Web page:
In 1788, Fredrik Ristell fled the country to escape his creditors, and the actors formed a company and asked for the king's protection; he became the formal director, placed the theater under Royal protection, thus creating the Royal Dramatic Theatre. The Swedish theatre was to be ruled by the actors themselves by votes every fourteenth day under the supervision of the Royal Swedish Academy of Arts; according to the reports made by the academy, this rule was quite chaotic, and the votings is described as capricious and temperamental; " The male actors arguing with each other, one of the ladies voting yes because another lady voted no, other of them counting their buttons and letting fate decide", and in 1803, the actors themselves asked the system to be replaced by a director.
In 1792, Bollhuset was deemed to be too old and decayed, and it was torn down 1793; in the actors moved to the palace Makalös, (also called The Arsenal), where the Royal Dramatic Theater was to reside until 1825, after which it again was reunited with the Opera. In 1798–1842, the theaters and operas of Stockholm were united by a royal monopoly.
Actors and companies in the Theater of Bollhuset
Until 1689, the theater was also located at the stage of Lejonkulan.
The Dutch troupe 1667–1674
This troupe opened the Theater at the stage of Lejonkulan with the play Orontes en Satira by Magnon in February 1667.
- Salomon Fino
- Jan Baptista van Fornenberg, 1624–1697, director of the troupe.
- Helena Heusen, 1622–1680.
- Daniel Loodewicx
- Anna Parkar-Boonefaes
- Geertruyt Rijndorp-Boonefaes
- Dorotea van Fornenbergh
The Dutch troupe 1680–1684
This troupe performed the play Disa for the public in 1684, and thus, the theater is known to be more than a court theater from this point forward.
- Gillis Nozeman, husband of Ariana Nozeman
- Trial Parkar
- Jacob Sammers, 1632–1689.
The Swedish student troupe from Uppsala 1686–1691
This troupe was made up of idealistic students, all male. It had played in Uppsala in 1682–86. The theater was permanently moved to Bollhuset in 1689.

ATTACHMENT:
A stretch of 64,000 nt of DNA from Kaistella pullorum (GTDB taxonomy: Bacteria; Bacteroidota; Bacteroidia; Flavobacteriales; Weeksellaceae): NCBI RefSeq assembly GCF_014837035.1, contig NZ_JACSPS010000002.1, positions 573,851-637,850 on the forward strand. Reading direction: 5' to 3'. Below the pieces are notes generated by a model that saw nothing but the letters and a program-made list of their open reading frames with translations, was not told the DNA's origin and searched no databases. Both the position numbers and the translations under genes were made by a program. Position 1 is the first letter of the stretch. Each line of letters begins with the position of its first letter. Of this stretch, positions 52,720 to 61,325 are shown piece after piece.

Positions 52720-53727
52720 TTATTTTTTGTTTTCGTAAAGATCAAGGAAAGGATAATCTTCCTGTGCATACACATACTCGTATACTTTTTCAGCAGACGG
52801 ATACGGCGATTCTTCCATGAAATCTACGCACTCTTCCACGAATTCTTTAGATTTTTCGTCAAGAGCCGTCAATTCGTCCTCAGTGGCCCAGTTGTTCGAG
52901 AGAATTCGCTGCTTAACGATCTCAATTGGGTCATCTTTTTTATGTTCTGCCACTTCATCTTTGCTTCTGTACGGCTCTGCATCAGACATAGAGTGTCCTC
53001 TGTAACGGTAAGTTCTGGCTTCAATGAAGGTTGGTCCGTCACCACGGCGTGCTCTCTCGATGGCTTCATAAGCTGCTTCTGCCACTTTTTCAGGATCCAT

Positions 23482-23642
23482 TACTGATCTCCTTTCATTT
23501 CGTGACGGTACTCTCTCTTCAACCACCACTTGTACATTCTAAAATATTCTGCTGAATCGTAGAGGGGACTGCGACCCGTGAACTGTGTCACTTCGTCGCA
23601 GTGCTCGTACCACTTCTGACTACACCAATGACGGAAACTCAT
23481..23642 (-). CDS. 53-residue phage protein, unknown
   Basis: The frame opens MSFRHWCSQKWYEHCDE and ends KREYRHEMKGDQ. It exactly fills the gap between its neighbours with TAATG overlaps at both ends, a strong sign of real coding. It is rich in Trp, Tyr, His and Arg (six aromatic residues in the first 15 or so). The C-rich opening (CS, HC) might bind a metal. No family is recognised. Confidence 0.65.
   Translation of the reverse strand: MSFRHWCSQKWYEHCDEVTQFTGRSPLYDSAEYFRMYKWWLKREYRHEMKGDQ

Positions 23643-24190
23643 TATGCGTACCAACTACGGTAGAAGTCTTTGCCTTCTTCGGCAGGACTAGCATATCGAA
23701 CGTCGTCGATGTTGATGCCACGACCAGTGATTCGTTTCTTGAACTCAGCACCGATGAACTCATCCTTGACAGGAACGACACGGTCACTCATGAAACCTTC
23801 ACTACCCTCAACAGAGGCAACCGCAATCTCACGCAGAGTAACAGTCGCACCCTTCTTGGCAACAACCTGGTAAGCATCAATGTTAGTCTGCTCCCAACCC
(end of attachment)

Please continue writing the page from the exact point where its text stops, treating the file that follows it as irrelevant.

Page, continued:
- O. Rudbeck
- Isak Börk
- Carl Johan Ollieqvisth
- Andreas Strömbergh
- Georg Törnqvist-Adlercreutz
The German Theatre 1691–1697
- Fraulein Denner, primadonna
- Denner the older
- Denner the younger, Harlquin.
- Big Müller
- Small Müller
- Ferdinand Egidius Paulusen
- Johann Speigelberg
- Johann Velthen, director
- Anna Cathrina Velthen, later director
The French Theatre 1699–1706
- Marie Anne Aubert, singer.
- Jean François Bénard, dancer
- J. B. de Crous, musician.
- Gillette Boutelvier-Duchemin, d. 1765.
- Jean Pierre Duchemin, 1674–1754.
- Antoine Dupré, musician.
- Francoise Fabe-Picard, dancer
- Claude Ferdinand Guillemay du Chesnay de Rosidor, (ca. 1660, d. after 1718), director of the troupe.
- Marianne Guillemay du Chesnay Bérge de Rosidor
- Robert Lemoine de la France, musician
- Henri de la Motte, musician.
- Louis Picard, dancer.
- Jacques Rénot, musician.
- Marie Trouche-du Chesnay-de Rosidor, d. 1705.
The German troupe 1721
- Gabriel Müller
The French Opera Theatre 1723–1727
This troupe performed opera in 1723–24 and then spoken drama.
- Jeanne Perrette le Chevalier, 1688–1774.
- Charles Langlois (actor), actor, later director of the Bollhus Theater in 1737–1739 and 1740–1754.
- Jean-Baptiste Landé, dancer, director, later founder of the Imperial Russian Ballet .
- Madame Landé, opera singer and dancer, wife of Jean-Baptiste.
- Bourgoin Le Romain
The German Theatre 1731–1737